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That “Indian attack”

16 June 2010

A government media tour to promote tourism in southwestern Mexico went awry when machete-wielding Indians briefly kidnapped 13 reporters on the trip, officials said Sunday. Fifteen people trying to film a beer commercial were also abducted.

Nobody was harmed during the abductions…

Gustavo Ruiz, A.P.

When a group of travel writers and their film crew were detained by Nahua residents of Santa María Ostula, Municipio de Aguila, Michoacán earlier this week, it appeared the whole thing was a mistake… the Nahuas eventually releasing the travel reporters after determining that they weren’t the people the community meant to detain… a team filming beer commercials on Nahua land without permission.

This sounds like the plot for a sit-com, but the touchiness of those Nahuas is understandable and there is a tense situation.

In June 2009, the Nahua commune of Santa María Ostula won a forty-year old lawsuit against private land-owners over use of a thousand hectare plot within the commune, whose economic base is agriculture.  The day the court order was handed down, 200 armed men attacked the Nahua community.  In February of this year, the regidor (municipal council representative) for the community was kidnapped; in May, there was another incursion by masked gunmen; and in April  the commune’s administrative headquarters were attacked .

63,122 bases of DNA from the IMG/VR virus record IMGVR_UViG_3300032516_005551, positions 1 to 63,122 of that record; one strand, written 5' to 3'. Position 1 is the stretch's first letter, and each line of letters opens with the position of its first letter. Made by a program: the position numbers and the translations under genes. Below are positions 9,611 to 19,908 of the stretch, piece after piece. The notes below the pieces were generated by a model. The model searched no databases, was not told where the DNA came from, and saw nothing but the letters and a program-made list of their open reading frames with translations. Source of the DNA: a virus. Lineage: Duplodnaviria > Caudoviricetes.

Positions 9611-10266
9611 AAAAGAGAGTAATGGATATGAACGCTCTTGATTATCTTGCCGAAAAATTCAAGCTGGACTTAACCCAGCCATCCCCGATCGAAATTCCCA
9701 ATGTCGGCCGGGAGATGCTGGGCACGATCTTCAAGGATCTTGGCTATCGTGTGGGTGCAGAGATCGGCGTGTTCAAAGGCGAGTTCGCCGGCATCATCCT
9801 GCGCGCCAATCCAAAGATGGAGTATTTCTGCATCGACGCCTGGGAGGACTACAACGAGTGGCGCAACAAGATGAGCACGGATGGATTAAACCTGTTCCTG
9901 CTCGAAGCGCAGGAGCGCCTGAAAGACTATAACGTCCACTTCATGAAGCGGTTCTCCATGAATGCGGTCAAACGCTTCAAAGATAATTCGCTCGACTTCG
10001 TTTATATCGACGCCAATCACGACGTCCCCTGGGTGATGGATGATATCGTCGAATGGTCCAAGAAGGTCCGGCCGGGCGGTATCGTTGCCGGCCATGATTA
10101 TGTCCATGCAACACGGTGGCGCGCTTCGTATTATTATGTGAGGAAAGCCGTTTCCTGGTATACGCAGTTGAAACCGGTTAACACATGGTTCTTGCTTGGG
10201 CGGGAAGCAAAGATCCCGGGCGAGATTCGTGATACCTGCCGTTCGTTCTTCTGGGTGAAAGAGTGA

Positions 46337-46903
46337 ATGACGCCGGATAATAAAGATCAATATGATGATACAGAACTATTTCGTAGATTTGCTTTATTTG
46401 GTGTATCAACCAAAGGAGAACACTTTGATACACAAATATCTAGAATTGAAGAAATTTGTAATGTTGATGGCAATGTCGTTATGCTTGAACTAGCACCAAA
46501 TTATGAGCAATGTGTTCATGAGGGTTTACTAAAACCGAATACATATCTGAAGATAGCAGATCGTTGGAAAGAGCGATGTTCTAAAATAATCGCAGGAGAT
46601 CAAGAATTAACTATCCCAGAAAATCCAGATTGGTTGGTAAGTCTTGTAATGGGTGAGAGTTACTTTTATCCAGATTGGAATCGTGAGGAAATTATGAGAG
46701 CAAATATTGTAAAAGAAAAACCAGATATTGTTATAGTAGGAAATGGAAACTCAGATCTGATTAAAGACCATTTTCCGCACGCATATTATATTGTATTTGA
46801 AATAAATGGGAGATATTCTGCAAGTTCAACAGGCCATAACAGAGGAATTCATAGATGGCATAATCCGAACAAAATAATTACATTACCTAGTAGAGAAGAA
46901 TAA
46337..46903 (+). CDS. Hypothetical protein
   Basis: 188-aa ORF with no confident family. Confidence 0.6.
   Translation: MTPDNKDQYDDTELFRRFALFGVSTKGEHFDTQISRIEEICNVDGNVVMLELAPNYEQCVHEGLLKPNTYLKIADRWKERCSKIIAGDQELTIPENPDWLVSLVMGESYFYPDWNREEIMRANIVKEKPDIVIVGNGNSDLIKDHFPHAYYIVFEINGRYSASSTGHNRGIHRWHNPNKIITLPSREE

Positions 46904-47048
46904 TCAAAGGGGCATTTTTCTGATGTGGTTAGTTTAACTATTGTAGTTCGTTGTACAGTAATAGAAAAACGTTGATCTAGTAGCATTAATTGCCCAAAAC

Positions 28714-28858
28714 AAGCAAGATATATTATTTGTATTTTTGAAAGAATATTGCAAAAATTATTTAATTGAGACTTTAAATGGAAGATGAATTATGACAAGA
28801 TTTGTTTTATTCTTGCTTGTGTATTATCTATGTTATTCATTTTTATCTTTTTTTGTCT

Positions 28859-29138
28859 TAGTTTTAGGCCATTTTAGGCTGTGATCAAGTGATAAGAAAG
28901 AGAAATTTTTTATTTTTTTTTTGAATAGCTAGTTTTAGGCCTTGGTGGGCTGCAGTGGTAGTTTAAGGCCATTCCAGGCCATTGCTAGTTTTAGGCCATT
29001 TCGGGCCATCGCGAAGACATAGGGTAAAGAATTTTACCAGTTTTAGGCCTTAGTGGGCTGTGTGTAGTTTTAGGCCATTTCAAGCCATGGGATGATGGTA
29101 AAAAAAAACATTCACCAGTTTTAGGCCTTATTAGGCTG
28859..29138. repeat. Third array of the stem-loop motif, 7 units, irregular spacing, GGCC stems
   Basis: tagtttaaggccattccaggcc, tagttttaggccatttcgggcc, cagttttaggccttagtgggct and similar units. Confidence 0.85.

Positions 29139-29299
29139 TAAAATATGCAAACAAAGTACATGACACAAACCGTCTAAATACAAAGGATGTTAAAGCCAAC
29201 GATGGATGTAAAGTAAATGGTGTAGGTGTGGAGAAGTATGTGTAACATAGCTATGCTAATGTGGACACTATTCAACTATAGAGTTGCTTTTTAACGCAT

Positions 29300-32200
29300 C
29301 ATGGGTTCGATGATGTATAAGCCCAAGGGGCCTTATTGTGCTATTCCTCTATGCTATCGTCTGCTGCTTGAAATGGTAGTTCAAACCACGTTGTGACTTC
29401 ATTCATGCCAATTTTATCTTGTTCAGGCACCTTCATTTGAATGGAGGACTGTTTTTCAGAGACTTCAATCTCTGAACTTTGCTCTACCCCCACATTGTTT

Of course, the foreign news reports start talking about things in Michoacán having little or nothing to do with this community (A.P mentioning that the state also includes the Monarch Butterfly preserve — which is sort of like mentioning something on Long Island, New York and mentioning Niagara Falls is in the same state), and including the obligatory references to narcotics growers… when the issue may be something much simpler.

Look at where the land in question is… It includes extensive “undeveloped” beach-frontage (which may be the reason the communal residents were so adamant about Modelo not using their properties without permission) and control of that particular resource is something corporate interests (like Modelo) are more likely to want to control than some narcotics dealer (although I imagine narcos would be interested in investing some money into new projects of the right kind).

If I lived there, I’d be wary of passing tourism reporters, too.

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